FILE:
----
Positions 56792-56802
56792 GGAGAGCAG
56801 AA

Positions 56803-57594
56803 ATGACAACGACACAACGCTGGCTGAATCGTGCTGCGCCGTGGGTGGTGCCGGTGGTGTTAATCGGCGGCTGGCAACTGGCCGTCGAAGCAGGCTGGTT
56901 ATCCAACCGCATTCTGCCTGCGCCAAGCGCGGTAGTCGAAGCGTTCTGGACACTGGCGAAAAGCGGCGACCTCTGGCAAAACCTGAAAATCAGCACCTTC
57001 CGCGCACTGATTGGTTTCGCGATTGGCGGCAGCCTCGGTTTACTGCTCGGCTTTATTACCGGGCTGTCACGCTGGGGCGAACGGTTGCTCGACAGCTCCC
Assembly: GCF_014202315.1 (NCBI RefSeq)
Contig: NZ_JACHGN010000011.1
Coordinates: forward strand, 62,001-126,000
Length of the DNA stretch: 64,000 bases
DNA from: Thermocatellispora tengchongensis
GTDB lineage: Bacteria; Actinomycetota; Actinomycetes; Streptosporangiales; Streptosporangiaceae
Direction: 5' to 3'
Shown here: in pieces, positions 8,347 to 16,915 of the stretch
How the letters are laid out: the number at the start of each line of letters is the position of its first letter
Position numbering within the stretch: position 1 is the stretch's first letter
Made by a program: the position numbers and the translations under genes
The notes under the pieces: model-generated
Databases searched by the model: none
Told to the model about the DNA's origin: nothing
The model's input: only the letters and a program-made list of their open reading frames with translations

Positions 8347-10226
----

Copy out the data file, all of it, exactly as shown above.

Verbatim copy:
Positions 56792-56802
56792 GGAGAGCAG
56801 AA

Positions 56803-57594
56803 ATGACAACGACACAACGCTGGCTGAATCGTGCTGCGCCGTGGGTGGTGCCGGTGGTGTTAATCGGCGGCTGGCAACTGGCCGTCGAAGCAGGCTGGTT
56901 ATCCAACCGCATTCTGCCTGCGCCAAGCGCGGTAGTCGAAGCGTTCTGGACACTGGCGAAAAGCGGCGACCTCTGGCAAAACCTGAAAATCAGCACCTTC
57001 CGCGCACTGATTGGTTTCGCGATTGGCGGCAGCCTCGGTTTACTGCTCGGCTTTATTACCGGGCTGTCACGCTGGGGCGAACGGTTGCTCGACAGCTCCC
Assembly: GCF_014202315.1 (NCBI RefSeq)
Contig: NZ_JACHGN010000011.1
Coordinates: forward strand, 62,001-126,000
Length of the DNA stretch: 64,000 bases
DNA from: Thermocatellispora tengchongensis
GTDB lineage: Bacteria; Actinomycetota; Actinomycetes; Streptosporangiales; Streptosporangiaceae
Direction: 5' to 3'
Shown here: in pieces, positions 8,347 to 16,915 of the stretch
How the letters are laid out: the number at the start of each line of letters is the position of its first letter
Position numbering within the stretch: position 1 is the stretch's first letter
Made by a program: the position numbers and the translations under genes
The notes under the pieces: model-generated
Databases searched by the model: none
Told to the model about the DNA's origin: nothing
The model's input: only the letters and a program-made list of their open reading frames with translations

Positions 8347-10226